Giving my students more opportunities to practice these skills has helped foster a more inclusive environment.  I’ve implemented several different social experiences such as “play buddy” partner games, “listen and tell” story time, and the “let’s talk it out” friendship bench.

Integrating family participation in our classroom is another way I have focused on becoming responsive to my students’ learning.  One of my English Language Learner student’s parent comes in weekly to read a familiar book in Spanish to our class.  

Inviting parents in to share a story, help with our monthly cooking days, teach a song, or assist with a hands-on lesson are just some ways I am focusing on building a bridge from home to school in my students’ lives.  It is important to find ways to partner and involve my students’ families in our learning.  These partnerships help strengthen our classroom community and enrich our school culture.

From across the classroom one day, I observed some of my students taking “selfies”. Granted these were with old “wind and advance” cameras, but it reminds me of the need to be responsive to my students’ inquiries and multimodal literacies.

Responsive teaching aligns with the idea of scientific practice.  Letting my students experience cause and effect and figure out how something happens in their own investigations is another way I have shifted my planning.

I am now realizing that I do not necessarily have to incorporate fancy technology tools to engage my students in multimodal activities.  I am providing various materials and asking questions to engage my students regularly in multimodal literacies.  Moreover, I am more knowledgeable in digital literacies and connected with external networks to get inspiration and to continue learning.

Being responsive to my students’ questions,  ideas, and observations has led to more excitement and confidence in our classroom.  My role has shifted from being the giver of knowledge to supporting, watching, and listening to student’s thinking to guide my lessons.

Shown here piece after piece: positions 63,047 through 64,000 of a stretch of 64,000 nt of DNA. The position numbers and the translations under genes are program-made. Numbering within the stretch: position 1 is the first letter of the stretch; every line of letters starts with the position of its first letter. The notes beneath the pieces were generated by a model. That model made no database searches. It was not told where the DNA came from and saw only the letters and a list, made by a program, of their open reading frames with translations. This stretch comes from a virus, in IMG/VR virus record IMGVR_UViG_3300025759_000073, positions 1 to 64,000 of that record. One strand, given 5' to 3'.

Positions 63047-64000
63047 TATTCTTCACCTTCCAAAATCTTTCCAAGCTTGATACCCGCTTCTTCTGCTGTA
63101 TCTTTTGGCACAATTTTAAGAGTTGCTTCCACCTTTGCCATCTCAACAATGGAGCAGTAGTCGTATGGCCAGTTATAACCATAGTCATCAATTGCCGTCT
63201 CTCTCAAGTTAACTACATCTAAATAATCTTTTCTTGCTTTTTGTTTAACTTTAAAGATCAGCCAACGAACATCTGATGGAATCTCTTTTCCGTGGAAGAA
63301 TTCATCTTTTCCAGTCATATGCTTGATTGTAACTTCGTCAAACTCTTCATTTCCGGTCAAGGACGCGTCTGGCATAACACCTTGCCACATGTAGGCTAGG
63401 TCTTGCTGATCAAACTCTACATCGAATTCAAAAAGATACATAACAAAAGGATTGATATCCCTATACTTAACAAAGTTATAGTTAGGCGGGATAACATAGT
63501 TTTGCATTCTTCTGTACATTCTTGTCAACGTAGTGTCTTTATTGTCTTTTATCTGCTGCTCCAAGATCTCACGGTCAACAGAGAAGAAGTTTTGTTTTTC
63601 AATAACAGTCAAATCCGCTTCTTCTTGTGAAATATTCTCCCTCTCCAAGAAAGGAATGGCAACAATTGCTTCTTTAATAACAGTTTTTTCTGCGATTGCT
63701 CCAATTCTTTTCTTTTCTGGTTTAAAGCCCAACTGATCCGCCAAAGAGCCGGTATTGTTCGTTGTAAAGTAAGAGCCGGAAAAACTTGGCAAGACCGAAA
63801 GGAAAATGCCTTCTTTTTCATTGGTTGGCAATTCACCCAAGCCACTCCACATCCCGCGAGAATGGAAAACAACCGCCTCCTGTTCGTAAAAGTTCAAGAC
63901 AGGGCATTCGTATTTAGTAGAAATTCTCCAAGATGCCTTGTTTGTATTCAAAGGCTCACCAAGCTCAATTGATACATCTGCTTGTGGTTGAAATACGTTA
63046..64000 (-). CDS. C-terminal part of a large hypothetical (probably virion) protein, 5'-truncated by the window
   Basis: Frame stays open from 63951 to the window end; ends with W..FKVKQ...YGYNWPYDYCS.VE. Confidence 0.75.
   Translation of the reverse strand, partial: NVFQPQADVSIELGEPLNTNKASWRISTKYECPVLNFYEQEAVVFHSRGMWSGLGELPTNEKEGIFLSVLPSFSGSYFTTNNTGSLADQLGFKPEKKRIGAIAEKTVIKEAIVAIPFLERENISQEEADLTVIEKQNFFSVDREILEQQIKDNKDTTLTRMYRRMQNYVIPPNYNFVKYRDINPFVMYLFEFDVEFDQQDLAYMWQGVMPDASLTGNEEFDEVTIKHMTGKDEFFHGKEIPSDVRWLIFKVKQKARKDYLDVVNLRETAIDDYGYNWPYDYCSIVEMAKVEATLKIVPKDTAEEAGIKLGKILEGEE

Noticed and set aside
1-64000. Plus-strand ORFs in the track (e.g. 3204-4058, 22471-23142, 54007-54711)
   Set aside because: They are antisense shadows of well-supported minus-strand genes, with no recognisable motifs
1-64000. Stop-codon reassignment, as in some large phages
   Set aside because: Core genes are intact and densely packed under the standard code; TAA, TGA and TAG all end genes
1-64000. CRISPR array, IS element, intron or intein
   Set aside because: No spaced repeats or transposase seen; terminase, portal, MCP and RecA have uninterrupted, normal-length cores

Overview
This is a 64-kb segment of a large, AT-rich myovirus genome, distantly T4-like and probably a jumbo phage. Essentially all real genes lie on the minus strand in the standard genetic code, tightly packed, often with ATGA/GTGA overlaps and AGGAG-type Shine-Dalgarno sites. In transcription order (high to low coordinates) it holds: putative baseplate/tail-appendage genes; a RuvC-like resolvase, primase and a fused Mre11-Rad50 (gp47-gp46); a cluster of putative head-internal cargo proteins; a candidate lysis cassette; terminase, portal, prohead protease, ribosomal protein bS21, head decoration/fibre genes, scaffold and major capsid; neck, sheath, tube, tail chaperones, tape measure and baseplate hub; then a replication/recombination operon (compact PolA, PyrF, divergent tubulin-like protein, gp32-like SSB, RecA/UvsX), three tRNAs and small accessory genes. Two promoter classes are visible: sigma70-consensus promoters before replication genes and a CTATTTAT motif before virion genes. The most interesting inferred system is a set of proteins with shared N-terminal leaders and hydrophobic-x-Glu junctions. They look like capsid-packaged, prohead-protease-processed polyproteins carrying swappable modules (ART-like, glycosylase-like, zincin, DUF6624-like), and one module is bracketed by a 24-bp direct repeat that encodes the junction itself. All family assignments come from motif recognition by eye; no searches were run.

Like when my students showed great excitement over using a trail map on our field trip.  I followed this spontaneous opportunity to reshape our curriculum.  Although I had planned a different unit, I forced myself out of my comfort zone to try some new lessons to keep my classroom a community that is shaped not by my agenda, but by my students’ interests.

I continued to take the lead from my students’ questions about maps as we learned and practiced position words, drew maps of our classroom and routines, and went on a bear hunt in the dark!

Furthermore, after discovering my students’ obsession with superheroes, I used this theme to frame a positive self-concept unit.  We all can be super and have different powers that make us each unique.

Recording my lessons, receiving feedback, and reflecting on my students’ learning resulted in more intentional modeling.  Demonstrating my own participation in literacy through modeling is supporting my students’ development of these skills.

Modeling and giving students examples of why we use text and relating their own experiences to help them make connections is another way I have shifted my practice.  I find myself asking, “How can I show them this concept through their eyes?” to make it meaningful.

My focus is to encourage all attempts at reading, writing, and speaking by involving all my students varying abilities in literacy practices.  

Labeling pictures and events with marks or letter sounds or words is one way to accommodate all my students’ levels.

Finally, I have changed my focus from product to the importance of process.  My students are more involved in sharing their story ideas, talking about their observations, and learning through each other.  Being more in-tune and responsive to my students’ thinking is providing a more positive learning environment in my classroom.

* Interested in seeing the “Ignite Presentation”(what is that?) I made to accompany my reflection of how my practice has shifted? See it here “Ignite” photos.

Coming Full Circle with the 20% Project